As Paul was wrapping up his first letter to the church in Thessalonica, he quit expounding on things and started rapid firing commands. Pray for and honor your spiritual leaders. Be joyful always. Test all things. Avoid evil. He puts one right in the middle that to me is one of the hardest commands. He says, “Be thankful in all circumstances, for this is God’s will for you who belong to Christ Jesus” (1 Thessalonians 5:18 NLT). What? How can I be thankful in all circumstances? Why doesn’t he expound on this and tell us how? I’ve wrestled with these questions and this verse my whole life.
As I was pondering this recently, I remembered the words of a British Bible scholar from the 1600’s, Matthew Henry, when someone stole his wallet. He said, “Let me be thankful, first, because he never robbed me before; second, because although he took my purse, he did not take my life; third, because although he took all I possessed, it was not much; and fourth, because it was I who was robbed, not I who robbed.“ Wow! That’s someone who chose to be thankful in all circumstances. He understood that you don’t have to be thankful for your circumstances, but you can find ways to be thankful in them.
It comes down to a matter of our heart. Are we choosing to blame God for our problems or are we finding ways to be thankful despite them? God’s desire for each of us is to learn thankfulness because it changes our perspective. When circumstances arise in our life, we can choose to become bitter or better. That outcome is dependent on what we focus on when we don’t like our present situation. Choosing to be thankful in all circumstances is definitely the more difficult choice, but it produces much better results in our life.
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I’ve been a sales trainer for a few years, and one thing has been consistent. When most people show up for training, they’re not happy. They want to know if class is really going to take the full time. By the end of class though, many of them change their attitudes. They’ll walk out and say, “Thanks. I didn’t think I needed this, but I learned something.” Our attitude towards training is much like our attitude towards troubles in life. We don’t want them or see a need for them. However, when we’ve made it through them, we find ourselves stronger.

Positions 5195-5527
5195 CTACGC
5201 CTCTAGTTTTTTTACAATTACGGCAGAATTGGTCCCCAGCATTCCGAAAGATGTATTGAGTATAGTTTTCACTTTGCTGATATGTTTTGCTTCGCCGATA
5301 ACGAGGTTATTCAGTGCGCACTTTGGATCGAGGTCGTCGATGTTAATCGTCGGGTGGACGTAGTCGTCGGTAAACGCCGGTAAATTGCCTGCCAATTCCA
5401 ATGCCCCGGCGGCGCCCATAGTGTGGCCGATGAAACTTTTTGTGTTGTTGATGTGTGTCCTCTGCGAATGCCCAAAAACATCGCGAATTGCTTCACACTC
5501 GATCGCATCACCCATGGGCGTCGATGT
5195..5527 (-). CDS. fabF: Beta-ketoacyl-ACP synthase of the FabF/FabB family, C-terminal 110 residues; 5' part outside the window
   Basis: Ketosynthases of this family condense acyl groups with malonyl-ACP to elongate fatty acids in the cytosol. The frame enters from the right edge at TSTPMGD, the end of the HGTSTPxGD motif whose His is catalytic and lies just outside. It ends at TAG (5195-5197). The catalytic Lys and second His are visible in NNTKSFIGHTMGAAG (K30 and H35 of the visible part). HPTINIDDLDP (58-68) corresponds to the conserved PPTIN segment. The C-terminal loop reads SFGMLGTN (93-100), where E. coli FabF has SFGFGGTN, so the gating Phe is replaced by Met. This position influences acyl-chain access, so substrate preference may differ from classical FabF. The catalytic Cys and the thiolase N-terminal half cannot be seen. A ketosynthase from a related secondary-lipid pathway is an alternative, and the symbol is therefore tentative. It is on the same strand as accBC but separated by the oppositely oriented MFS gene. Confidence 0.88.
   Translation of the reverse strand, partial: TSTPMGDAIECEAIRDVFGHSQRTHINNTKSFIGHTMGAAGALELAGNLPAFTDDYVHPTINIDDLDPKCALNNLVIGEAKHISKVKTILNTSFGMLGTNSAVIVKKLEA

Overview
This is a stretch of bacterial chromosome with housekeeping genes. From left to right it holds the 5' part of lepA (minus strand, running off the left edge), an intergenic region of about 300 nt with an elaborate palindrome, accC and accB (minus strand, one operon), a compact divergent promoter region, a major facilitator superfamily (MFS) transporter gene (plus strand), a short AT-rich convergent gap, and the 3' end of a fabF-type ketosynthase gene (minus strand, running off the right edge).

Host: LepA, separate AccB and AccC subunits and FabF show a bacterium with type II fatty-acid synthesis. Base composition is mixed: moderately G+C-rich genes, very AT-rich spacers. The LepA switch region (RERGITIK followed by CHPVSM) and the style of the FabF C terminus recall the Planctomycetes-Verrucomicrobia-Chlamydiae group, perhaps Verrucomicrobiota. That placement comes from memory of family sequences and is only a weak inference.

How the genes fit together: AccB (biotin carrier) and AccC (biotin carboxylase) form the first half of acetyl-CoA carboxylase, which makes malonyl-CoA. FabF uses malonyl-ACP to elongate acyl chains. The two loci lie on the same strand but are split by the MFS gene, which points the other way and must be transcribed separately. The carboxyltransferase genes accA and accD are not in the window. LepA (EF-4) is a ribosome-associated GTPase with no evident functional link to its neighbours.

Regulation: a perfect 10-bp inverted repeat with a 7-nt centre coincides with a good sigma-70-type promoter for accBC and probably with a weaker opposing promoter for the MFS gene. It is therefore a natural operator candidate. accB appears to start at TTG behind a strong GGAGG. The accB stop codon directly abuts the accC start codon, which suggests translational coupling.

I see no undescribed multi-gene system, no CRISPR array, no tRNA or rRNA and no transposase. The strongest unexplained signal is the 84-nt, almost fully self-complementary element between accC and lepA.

I think James was trying to make that same correlation for us in James 1:2-3. He wrote, “Dear brothers and sisters, when troubles of any kind come your way, consider it an opportunity for great joy. For you know that when your faith is tested, your endurance has a chance to grow” (NLT). Joy is usually the last emotion that I pair with troubles and trials, but James says they’re an opportunity for us to have it.
I’ve said before that joy is not dependent on your circumstances, happiness is. Joy comes from deep within. It looks at your big picture, while happiness looks at the little one. Joy is something you choose to be no matter what. Each of us choose our attitude in our circumstances. If we don’t, our circumstances will choose our attitude for us. In most cases, it chooses the wrong attitude. Choosing Joy gives you the strength to endure whatever comes your way.
The second part of that verse is where we get our Joy from. We don’t look at the current trouble, but the end result. What do trials produce in us? Endurance. Verse 4 says, “So let it grow, for when your endurance is fully developed, you will be perfect and complete, needing nothing.” If you can train yourself to keep the end in mind, you will learn to handle troubles a lot better. Don’t waste times of trouble. Use them for what they’re for: growth and endurance. By choosing the wrong attitude, you prolong your time in them, and miss what God has for you. Keep the end in mind, and choose Joy.